Town, ancient Greece. An important commercial centre in the northeastern Peloponnese, it was famed for its 4th-century-BC temple of Asclepius. Excavations of the sacred precinct have uncovered that temple and other buildings, including a theatre, stadium, and hospital. Offerings of small clay body parts have been found, and inscriptions record divine medical cures. Originally Ionic, Epidaurus became Doric under the influence of Argos, to which it owed religious allegiance; politically it remained independent until Roman times.
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The asclepieion at Epidaurus was the most celebrated healing center of the Classical world, the place where ill people went in the hope of being cured. To find out the right cure for their ailments, they spent a night in the enkoimitiria, a big sleeping hall. In their dreams, the god himself would advise them what they had to do to regain their health. Found in the sanctuary, there was a guest house for 160 guestrooms. There are also mineral springs in the vicinity which may have been used in healing.
Asklepios, the most important healer god of antiquity, brought prosperity to the sanctuary, which in the 4th and 3rd century BC embarked on an ambitious building program for enlarging and reconstruction of monumental buildings. Fame and prosperity continued throughout the Hellenistic period. In 87 BC the sanctuary was looted by the Roman general Sulla, and in 67 BC, it was plundered by pirates. In the 2nd century AD, the sanctuary enjoyed a new upsurge under the Romans, but in AD 395 the Goths raided the sanctuary.
The theater is marveled for its exceptional acoustics, which permit almost perfect intelligibility of unamplified spoken word from the proscenium or skene to all 15,000 spectators, regardless of their seating (see Ref., in Greek). Famously, tour guides have their groups scattered in the stands and show them how they can easily hear the sound of a match struck at center-stage. A 2007 study by Nico F. Declercq and Cindy Dekeyser of the Georgia Institute of Technology indicates that the astonishing acoustic properties are either the result of an accident or the product of advanced design: The rows of limestone seats filter out low-frequency sounds, such as the murmur of the crowd, and amplify/reflect high-frequency sounds from the stage.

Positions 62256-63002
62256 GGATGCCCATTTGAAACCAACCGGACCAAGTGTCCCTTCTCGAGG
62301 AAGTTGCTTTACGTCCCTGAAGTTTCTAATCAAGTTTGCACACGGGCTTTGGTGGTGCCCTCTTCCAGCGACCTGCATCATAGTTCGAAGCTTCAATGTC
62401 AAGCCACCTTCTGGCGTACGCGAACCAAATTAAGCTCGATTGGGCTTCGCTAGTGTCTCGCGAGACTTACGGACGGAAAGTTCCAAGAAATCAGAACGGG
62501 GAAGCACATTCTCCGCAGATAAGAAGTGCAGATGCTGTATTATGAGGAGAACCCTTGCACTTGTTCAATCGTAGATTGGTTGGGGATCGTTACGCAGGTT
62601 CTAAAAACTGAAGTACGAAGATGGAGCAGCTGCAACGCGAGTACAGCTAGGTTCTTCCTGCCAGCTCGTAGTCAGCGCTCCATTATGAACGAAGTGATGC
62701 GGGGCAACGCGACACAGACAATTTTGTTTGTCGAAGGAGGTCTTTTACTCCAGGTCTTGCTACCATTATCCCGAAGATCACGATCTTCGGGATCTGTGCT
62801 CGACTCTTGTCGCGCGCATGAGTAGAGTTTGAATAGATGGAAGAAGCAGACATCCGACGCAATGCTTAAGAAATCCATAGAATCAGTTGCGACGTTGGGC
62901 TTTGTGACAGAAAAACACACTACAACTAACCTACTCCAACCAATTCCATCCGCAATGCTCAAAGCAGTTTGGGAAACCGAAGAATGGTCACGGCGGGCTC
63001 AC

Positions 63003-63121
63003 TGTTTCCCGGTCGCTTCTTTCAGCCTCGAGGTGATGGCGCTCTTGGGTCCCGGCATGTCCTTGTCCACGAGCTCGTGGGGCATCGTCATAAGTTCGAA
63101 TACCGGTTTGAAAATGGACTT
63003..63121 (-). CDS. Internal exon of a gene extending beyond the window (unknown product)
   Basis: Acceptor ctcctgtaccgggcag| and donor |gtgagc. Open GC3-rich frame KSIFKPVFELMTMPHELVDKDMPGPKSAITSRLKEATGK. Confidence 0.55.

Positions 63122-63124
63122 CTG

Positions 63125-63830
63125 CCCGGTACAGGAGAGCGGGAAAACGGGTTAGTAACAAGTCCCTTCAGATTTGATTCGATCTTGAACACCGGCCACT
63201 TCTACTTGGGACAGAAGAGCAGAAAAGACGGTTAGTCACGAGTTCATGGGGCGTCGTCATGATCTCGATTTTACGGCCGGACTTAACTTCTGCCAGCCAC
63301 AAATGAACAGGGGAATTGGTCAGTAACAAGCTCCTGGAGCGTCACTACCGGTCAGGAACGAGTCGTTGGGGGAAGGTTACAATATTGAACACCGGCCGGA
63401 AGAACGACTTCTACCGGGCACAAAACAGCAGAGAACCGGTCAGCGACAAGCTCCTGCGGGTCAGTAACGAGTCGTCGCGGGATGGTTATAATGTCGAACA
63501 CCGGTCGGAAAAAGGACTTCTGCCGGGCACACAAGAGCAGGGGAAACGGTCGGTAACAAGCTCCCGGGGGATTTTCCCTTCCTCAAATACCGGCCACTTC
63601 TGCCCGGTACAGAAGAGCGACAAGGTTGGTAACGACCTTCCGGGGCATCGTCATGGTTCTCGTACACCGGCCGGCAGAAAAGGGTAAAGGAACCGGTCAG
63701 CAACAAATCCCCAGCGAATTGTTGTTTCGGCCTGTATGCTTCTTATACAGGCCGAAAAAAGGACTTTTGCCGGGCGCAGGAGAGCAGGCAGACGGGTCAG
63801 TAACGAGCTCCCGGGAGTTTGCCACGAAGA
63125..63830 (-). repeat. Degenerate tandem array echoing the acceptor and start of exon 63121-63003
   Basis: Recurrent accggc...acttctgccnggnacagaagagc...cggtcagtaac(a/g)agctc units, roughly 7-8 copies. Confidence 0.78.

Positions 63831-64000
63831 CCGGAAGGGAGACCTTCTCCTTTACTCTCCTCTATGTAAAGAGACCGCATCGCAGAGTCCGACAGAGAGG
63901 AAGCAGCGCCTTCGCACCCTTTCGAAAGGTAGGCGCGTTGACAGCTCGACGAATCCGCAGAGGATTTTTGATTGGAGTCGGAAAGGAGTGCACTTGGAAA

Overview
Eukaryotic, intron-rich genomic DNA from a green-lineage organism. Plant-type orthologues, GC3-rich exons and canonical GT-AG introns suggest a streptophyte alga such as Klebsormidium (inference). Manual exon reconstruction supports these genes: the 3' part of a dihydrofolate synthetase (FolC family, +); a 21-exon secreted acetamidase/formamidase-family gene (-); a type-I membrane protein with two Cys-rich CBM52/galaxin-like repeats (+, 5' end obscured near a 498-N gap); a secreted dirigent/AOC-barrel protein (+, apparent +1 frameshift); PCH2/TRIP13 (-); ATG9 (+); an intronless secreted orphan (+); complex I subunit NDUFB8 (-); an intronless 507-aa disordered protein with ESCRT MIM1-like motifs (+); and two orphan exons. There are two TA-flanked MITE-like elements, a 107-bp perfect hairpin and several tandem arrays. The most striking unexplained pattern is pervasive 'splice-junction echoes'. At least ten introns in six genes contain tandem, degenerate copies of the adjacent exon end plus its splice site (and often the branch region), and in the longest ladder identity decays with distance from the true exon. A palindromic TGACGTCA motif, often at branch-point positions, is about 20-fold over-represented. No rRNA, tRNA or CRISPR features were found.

Contract Notice: California Department of Corrections and Rehabilitation Issues Request for Offer for Epidaurus DBA Amity Foundation
Sep 17, 2011; SACRAMENTO, Calif., Nov. 15 -- California Department of Corrections and Rehabilitation has issued a request for offer (No. 5388)...
The soul of Greece and travel; On my Peloponnesian journey, I paid homage to Apollo at Corinth, to Zeus at Olympia, and to Greek dramatists at Epidaurus.(THE HOME FORUM)
Nov 16, 2006; Byline: William J. Dean Returning to Greece after an absence of many years, I decided to rent a car to give me the freedom to...
A Peloponnesian odyssey: Eager student of travel soaks up historic Greece On my Peloponnesian journey, I paid homage to Apollo at Corinth, to Zeus at Olympia, and to Greek dramatists at Epidaurus ...
Dec 03, 2006; Returning to Greece after an absence of many years, I decided to rent a car to give me the freedom to move about the countryside....